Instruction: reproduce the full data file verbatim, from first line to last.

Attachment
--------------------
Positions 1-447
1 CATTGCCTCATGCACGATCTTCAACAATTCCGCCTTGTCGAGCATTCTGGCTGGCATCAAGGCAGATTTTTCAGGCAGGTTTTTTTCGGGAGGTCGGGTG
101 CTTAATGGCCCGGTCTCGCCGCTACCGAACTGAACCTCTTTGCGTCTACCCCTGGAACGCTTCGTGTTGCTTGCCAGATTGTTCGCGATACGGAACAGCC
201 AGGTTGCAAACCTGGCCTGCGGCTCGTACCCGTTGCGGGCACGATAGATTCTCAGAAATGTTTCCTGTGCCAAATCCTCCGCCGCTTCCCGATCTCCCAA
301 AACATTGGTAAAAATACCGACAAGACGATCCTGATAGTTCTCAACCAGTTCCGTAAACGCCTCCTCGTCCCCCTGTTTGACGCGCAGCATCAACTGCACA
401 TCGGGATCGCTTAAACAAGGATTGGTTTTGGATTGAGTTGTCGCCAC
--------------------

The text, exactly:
Positions 1-447
1 CATTGCCTCATGCACGATCTTCAACAATTCCGCCTTGTCGAGCATTCTGGCTGGCATCAAGGCAGATTTTTCAGGCAGGTTTTTTTCGGGAGGTCGGGTG
101 CTTAATGGCCCGGTCTCGCCGCTACCGAACTGAACCTCTTTGCGTCTACCCCTGGAACGCTTCGTGTTGCTTGCCAGATTGTTCGCGATACGGAACAGCC
201 AGGTTGCAAACCTGGCCTGCGGCTCGTACCCGTTGCGGGCACGATAGATTCTCAGAAATGTTTCCTGTGCCAAATCCTCCGCCGCTTCCCGATCTCCCAA
301 AACATTGGTAAAAATACCGACAAGACGATCCTGATAGTTCTCAACCAGTTCCGTAAACGCCTCCTCGTCCCCCTGTTTGACGCGCAGCATCAACTGCACA
401 TCGGGATCGCTTAAACAAGGATTGGTTTTGGATTGAGTTGTCGCCAC